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PHOTOS: Victoria Orange Shirt Day ceremony sees sea of orange attend for healing, recognition

Residential school survivors and others spoke to the Centennial Square mass on Thursday

Residential school survivors, families of survivors and lost ones and non-Indigenous allies formed a sea of orange that packed Victoria’s Centennial Square on Thursday, the first National Day for Truth and Reconciliation.

The Xe xe Smun’ eem-Victoria Orange Shirt Day ceremony has been held in the city on every Sept. 30 since 2015, but honouring the children who never came home carried extra pain this year in the wake of unmarked graves being found at residential school sites across Canada.

The downtown square’s crowd came to honour those lost children, to recognize the families who continue to face hardships because of residential schools and for a day of healing that could start to rebuild a relationship anew.

“To all those who have lost a loved one in residential school, my prayer is for you today, my prayer is for everyone hurting in their heart,” Elder May Sam said in a land blessing to open the ceremony. “I’m going to pray for your strength, your health, your happiness.”

Somber silences fell over the crowd as they listened to the long-suppressed survivor stories. One speaker came home from the institution he was taken to, but some of his siblings did not.

“I haven’t told the story of what happened to me in the residential school, it’s hard,” he said.

He was glad to tell his story on Thursday for all those who never got to share theirs.

“Don’t be scared to say who you are and where you come from.”

Brianna Bear, a Coast Salish artist, said gatherings like Thursdays weren’t possible in recent memory, but people are now making the conscious effort to recognize the people, languages and culture that residential schools sought to destroy.

“To all the elders who are out here today who are survivors of residential schools, to the families who have been affected by intergenerational trauma and to those who are looking to find your roots again, I welcome you to place of smoked herring lands,” Bear said.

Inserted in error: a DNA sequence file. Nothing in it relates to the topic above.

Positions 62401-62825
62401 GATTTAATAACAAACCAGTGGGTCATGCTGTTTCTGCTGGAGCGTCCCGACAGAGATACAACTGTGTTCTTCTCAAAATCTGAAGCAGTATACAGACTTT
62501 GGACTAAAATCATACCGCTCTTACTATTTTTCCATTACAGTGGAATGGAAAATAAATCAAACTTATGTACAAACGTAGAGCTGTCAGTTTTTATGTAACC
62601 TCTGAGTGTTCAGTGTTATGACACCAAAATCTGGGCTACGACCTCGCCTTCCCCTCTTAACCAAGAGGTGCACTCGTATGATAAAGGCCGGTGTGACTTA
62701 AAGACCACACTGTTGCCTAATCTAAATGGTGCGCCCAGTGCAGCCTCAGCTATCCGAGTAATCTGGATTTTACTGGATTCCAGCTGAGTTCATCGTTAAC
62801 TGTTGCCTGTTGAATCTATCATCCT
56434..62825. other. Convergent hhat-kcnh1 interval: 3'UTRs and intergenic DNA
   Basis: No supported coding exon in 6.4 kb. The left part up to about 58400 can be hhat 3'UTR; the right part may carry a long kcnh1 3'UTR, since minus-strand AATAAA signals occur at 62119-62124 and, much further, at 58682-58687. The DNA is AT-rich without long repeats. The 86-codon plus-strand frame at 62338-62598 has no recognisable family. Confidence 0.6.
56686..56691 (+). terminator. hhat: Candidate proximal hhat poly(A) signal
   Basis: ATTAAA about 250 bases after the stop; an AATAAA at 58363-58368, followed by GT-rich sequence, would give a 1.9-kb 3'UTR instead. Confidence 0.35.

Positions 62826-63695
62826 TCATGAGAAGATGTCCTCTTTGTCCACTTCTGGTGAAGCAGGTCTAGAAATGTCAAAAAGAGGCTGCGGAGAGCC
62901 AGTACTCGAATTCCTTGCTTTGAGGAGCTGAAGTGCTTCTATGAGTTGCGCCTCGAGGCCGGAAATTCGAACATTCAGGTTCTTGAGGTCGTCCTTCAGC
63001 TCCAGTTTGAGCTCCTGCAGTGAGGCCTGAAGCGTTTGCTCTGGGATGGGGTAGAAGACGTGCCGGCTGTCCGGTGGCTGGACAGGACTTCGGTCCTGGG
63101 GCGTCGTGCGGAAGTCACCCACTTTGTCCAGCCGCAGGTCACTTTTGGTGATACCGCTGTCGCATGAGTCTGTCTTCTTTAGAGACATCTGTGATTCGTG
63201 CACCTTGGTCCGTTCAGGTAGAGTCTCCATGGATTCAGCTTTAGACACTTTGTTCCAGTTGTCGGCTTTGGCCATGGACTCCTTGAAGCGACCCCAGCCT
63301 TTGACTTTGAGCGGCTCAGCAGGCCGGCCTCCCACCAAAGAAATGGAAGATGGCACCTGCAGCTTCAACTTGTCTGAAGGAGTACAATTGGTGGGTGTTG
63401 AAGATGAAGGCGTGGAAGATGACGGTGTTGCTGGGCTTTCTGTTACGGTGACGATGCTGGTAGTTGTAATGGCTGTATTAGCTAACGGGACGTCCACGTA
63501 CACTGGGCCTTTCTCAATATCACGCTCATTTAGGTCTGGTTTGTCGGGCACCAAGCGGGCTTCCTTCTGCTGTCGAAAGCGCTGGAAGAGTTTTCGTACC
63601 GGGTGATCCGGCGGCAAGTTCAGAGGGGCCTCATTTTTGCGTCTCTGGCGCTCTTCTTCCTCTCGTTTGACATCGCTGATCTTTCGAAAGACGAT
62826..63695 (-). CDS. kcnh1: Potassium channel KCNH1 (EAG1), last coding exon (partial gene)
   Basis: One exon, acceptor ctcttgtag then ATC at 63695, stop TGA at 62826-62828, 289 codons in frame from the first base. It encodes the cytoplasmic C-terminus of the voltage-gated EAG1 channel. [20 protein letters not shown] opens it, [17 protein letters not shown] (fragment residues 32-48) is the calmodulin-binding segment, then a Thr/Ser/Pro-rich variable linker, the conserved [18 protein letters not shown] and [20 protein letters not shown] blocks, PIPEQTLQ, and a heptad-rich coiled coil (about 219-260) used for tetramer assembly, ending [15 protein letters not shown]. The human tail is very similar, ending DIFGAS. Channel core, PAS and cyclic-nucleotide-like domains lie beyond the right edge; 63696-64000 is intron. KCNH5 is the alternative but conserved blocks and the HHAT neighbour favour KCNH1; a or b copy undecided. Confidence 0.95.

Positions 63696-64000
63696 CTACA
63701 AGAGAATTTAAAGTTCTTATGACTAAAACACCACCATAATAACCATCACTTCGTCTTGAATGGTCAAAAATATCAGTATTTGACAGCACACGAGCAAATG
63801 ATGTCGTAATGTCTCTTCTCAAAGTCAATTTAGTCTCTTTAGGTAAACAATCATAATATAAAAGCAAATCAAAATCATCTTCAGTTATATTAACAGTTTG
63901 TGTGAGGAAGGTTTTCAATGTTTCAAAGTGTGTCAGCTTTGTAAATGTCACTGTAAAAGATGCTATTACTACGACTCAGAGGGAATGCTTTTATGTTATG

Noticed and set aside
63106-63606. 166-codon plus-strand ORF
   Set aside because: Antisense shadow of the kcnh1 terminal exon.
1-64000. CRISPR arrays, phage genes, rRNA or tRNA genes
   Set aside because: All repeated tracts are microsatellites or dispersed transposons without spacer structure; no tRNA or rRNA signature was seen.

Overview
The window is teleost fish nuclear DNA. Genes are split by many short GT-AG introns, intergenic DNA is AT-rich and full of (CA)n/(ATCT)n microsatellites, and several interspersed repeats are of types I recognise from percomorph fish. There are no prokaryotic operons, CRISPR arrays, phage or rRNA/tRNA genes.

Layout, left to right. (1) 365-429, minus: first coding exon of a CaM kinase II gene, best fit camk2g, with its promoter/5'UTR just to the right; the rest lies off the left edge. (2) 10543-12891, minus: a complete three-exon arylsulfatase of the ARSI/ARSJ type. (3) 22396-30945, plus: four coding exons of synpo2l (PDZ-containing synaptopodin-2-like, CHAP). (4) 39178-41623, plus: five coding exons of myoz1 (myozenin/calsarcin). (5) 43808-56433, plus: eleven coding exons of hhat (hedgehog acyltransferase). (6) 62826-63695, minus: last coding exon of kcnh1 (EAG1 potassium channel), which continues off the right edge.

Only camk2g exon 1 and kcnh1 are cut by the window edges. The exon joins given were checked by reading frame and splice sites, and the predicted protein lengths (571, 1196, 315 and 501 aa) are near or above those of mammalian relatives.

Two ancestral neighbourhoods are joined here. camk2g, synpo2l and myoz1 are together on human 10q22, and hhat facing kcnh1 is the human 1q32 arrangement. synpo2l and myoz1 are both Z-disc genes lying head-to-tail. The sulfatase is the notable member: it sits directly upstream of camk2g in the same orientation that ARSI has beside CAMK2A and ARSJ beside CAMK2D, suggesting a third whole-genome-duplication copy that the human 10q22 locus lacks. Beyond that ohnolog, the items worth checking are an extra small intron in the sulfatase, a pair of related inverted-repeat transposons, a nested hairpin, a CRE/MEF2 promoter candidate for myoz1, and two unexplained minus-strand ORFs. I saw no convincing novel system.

She asked people to listen to the teachings of Indigenous Elders if they don’t know where to start on the path to reconciliation.

“Walk in a good way, even if you don’t know what that means yet. It’ll come to you as you learn,” she said.

READ: Victoria’s Orange Shirt Day is born out of trauma, friendship and hope

Eddy Charlie, who started Victoria’s Orange Shirt Day events with his friend Kristin Spray, said he hopes the National Day for Truth and Reconciliation “allows us to open up, have more conversations and bring our truth out into the open.”

“I hope that when we do that, we’ll be able to accept ourselves for who we were meant to be and not let residential schools dictate where we walk, what we do or what kind of destruction we’re going to allow our children to carry,” he said. “I don’t want my legacy to be anger and hatred, I want to leave something really good for my grandchildren.”

Victoria Mayor Lisa Helps said the ceremony was a way to hear of the pain, loss and anger that the residential school system inflicted.

“We’re here today, as non-Indigenous people, as a commitment to continue to listen, to continue to walk this path, to continue to believe the stories that we’re told and to continue to love, with open hearts, our Indigenous brothers and sisters,” she said.

Daniele Behn Smith, Indigenous Health’s deputy provincial health officer, said Orange Shirt Day is an opportunity for Indigenous people to start holding each other up and embrace their songs and dances, while for the non-Indigenous people, it’s a chance to start having hard conversations.

“There are no words that can make this right, only actions,” she said.

Before leading the crowd in song, Lindsay Lichty said “to see this sea of orange is such a powerful image to be reflected, it’s a sea of love.”

READ: ‘In awe’: National Day for Truth and Reconciliation huge for Orange Shirt Day founders

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Jake Romphf

About the Author: Jake Romphf

In early 2021, I made the move from the Great Lakes to Greater Victoria with the aim of experiencing more of the country I report on.
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